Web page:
“You’ll shoot your eye out!” Anyone who has seen the movie, A Christmas Story, has heard this bit of holiday advice, but BB guns aren’t the only toys that can harm your child’s eyes. In fact, according to the U.S. Consumer Product Safety Commission (CPSC), roughly a quarter of a million children are seen in the nation’s hospital emergency departments each year due to toy-related injuries. That’s why it is important to keep the following tips in mind when choosing gifts for your children this holiday season:
- Consider your child’s age and maturity level when choosing toys. Brightly-colored balls, blocks and stacking toys are ideal for children of all ages. Stuffed animals, puzzles, musical toys and artistic playthings, like chalk, crayons, finger paints and modeling clay are also safe for most ages. These toys help children develop their creativity as well as their visual acuity.
- Avoid toys that shoot projectiles or have sharp edges or small components. These include fishing poles, batons, swords, laser pointers and bright flashlights. Aerosol string can lead to chemical conjunctivitis (pink eye) and should also be avoided.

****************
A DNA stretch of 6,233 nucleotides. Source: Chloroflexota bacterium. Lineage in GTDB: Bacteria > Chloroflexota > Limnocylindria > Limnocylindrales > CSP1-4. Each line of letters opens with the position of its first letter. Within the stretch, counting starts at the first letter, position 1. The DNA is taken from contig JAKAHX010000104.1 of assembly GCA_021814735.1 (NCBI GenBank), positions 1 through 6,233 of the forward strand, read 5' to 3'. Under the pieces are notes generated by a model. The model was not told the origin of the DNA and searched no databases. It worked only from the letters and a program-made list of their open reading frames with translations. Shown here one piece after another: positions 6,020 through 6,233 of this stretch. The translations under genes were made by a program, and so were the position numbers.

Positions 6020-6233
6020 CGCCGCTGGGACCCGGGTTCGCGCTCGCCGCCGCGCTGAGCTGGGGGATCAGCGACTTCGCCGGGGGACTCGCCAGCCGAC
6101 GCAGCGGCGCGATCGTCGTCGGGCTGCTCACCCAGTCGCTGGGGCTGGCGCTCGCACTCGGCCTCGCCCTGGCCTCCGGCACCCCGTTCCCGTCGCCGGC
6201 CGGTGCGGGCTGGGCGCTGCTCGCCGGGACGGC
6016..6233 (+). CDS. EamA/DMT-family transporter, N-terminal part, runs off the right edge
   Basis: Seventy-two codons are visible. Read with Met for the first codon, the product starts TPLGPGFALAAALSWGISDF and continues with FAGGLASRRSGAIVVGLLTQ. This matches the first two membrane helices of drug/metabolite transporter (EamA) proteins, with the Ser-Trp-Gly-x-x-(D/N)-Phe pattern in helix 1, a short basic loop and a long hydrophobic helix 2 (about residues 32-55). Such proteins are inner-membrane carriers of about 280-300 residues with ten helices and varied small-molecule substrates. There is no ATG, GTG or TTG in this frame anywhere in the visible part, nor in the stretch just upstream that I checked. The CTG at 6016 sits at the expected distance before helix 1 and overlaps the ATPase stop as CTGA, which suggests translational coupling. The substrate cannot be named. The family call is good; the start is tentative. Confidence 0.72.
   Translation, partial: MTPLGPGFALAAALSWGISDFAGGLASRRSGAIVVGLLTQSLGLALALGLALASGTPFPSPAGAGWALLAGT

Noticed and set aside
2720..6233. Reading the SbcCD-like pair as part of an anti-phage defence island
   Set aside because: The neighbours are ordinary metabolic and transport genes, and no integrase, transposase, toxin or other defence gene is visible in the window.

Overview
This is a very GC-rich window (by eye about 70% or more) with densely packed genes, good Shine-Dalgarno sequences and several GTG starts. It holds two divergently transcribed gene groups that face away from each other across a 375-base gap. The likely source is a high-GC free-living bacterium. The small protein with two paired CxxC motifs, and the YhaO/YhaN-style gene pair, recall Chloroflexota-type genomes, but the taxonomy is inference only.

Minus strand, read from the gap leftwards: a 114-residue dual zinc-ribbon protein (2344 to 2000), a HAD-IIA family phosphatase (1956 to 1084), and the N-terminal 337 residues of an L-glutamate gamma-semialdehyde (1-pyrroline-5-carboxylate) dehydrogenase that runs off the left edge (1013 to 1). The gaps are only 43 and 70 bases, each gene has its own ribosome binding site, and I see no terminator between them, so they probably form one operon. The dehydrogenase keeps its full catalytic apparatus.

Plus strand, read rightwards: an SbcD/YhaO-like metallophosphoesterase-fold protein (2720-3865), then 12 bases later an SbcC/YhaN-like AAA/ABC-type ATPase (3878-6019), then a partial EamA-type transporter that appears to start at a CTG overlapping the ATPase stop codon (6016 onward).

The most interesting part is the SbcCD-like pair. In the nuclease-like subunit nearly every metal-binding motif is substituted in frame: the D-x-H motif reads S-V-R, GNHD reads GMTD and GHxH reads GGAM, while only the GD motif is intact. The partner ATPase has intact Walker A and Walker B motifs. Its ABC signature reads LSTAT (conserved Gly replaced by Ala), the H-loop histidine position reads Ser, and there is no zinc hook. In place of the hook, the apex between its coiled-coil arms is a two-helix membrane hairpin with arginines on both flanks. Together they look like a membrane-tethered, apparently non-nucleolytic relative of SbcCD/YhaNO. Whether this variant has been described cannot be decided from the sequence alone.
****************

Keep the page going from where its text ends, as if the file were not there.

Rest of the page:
- Provide supervision to children while playing. Inspect toys before giving to children, and periodically, go through your children’s toys to make sure they are in good condition and don’t have broken pieces that can harm them.
- Unsafe toys may be recalled by the U.S. Consumer Product Safety Commission. To see if a particular product has been recalled, go to cpsc.gov.
These precautions should help prevent injury to your child’s eyes, however, if you child does sustain an eye injury, do not allow your child to touch or rub the eye. Do not apply medication to the eye and do not attempt to remove any debris from the eye. If injury is caused by a chemical, flush the eye with water. For any eye injury, seek medical treatment immediately.